You should check in on your loved ones regularly to discuss how things are going. You don’t have to stop by every day, but a nightly call for the first week or two can certainly make aging adults feel less lonely. It’s especially important if they’ve just moved to an assisted living facility or nursing home. Find the balance between hovering and checking-in, even rotating responsibility among family members.
Decluttering and downsizing is often one of the best choices an aging parent can make, but it’s their decision when and if they want to. Ease into the idea and keep the conversation ongoing. It will be painful, but the inevitable sting of leaving the family home should never stop anyone from simplified and happier living.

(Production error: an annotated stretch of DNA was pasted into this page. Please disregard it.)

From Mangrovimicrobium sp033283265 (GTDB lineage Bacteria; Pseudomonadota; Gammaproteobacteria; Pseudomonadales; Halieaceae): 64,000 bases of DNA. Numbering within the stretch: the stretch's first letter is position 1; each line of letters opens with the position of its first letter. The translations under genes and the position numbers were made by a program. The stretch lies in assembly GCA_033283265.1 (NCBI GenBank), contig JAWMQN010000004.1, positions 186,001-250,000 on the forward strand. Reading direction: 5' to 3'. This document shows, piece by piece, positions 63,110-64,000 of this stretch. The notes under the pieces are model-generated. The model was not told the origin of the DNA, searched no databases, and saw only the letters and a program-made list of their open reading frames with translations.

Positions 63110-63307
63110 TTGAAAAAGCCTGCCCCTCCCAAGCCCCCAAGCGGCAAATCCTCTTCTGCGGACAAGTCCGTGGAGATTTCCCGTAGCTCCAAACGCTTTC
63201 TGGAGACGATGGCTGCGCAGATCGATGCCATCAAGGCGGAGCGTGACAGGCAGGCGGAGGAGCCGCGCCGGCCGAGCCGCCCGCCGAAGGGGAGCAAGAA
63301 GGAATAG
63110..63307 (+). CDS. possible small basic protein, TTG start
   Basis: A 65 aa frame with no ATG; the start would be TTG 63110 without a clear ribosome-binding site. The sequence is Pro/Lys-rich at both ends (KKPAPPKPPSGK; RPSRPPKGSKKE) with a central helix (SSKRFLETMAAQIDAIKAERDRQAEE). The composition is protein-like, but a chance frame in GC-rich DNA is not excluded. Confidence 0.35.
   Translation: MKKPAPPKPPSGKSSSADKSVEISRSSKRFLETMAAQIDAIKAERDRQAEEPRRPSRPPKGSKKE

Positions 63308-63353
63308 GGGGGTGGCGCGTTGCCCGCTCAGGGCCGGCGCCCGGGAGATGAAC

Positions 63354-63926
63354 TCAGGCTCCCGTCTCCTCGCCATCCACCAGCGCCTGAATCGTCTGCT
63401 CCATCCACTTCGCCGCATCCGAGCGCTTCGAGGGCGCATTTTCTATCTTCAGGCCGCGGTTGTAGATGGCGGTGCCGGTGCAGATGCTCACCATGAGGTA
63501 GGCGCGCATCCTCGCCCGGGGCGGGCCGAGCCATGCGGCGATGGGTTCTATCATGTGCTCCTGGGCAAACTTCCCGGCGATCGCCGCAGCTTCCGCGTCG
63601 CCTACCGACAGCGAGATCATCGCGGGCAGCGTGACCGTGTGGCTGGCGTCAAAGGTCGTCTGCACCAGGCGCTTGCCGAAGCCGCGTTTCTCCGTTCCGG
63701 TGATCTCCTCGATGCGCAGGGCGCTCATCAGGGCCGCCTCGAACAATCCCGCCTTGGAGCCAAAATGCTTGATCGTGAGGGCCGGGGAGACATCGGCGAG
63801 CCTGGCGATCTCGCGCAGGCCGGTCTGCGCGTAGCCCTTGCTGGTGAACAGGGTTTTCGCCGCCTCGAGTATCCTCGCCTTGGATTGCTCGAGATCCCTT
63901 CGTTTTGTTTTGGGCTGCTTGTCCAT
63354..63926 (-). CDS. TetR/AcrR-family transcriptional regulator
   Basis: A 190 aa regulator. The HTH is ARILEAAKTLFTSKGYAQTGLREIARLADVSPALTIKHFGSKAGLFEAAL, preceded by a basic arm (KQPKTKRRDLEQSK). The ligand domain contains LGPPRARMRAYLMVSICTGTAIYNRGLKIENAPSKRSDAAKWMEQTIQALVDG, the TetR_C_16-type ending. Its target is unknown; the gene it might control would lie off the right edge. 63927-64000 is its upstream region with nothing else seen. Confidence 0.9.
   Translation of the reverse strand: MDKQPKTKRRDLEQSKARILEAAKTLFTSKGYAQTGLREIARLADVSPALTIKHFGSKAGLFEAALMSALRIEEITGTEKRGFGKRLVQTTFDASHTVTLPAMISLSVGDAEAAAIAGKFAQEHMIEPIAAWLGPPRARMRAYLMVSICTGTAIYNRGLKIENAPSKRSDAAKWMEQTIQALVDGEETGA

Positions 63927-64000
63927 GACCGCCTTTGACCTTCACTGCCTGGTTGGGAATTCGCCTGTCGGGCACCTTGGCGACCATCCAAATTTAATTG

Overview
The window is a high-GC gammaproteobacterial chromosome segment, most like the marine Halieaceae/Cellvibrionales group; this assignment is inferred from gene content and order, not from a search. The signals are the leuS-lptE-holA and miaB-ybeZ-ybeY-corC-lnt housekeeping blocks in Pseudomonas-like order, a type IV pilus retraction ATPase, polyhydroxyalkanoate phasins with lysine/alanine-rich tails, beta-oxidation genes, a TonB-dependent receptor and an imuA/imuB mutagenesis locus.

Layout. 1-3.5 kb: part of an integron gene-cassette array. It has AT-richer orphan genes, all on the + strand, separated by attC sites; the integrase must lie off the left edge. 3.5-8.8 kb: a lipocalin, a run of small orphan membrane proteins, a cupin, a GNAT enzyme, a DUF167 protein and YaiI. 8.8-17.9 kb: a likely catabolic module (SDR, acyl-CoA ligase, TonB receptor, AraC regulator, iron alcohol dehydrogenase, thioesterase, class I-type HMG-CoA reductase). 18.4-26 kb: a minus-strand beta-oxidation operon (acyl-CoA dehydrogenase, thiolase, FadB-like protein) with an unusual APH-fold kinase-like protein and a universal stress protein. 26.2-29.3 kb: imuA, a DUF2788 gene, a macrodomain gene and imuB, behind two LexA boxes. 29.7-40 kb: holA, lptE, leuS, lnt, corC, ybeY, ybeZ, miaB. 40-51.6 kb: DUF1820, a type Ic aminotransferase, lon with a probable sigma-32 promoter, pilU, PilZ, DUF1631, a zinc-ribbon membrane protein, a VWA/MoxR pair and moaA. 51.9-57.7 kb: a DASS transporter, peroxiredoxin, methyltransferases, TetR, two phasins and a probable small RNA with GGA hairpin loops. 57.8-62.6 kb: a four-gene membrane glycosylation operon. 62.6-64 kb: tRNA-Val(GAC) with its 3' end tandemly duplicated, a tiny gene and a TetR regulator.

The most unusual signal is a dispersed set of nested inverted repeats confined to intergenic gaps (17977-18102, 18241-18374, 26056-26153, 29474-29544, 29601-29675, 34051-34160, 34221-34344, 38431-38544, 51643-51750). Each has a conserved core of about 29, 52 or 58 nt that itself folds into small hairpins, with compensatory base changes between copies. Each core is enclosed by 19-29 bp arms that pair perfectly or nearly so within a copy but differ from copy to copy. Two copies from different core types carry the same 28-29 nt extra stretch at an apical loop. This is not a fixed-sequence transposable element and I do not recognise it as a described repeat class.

Originally Published on Redfin
June 16, 2020
About the Author
Lexi Klinkenberg is part of the Redfin content marketing team in Seattle and enjoys writing about real estate and design trends.
Article by Alyssa Elting McGuire, MA, MPA
Today, March 8th, is International Women’s Day. March is Women’s History Month. Every day should be a day to celebrate the lives, strengths, and accomplishments of women.
It’s no secret that women make up the majority of caregivers for both seniors and children. It has been researched and written about for years. In families, of course, the care burden is primarily placed on the shoulders of female spouses and daughters. According to the Alzheimer’s Association, “Approximately two-thirds of caregivers are women…and one-third of dementia caregivers are daughters.”
If we look at the numbers for adult care homes, we can see there isn’t a significant difference between family and professional caregivers, in this regard. There are almost 1,600 adult care homes in Oregon, and based on a quick sampling of the State’s provider list, it is plain to see the majority are owned by women.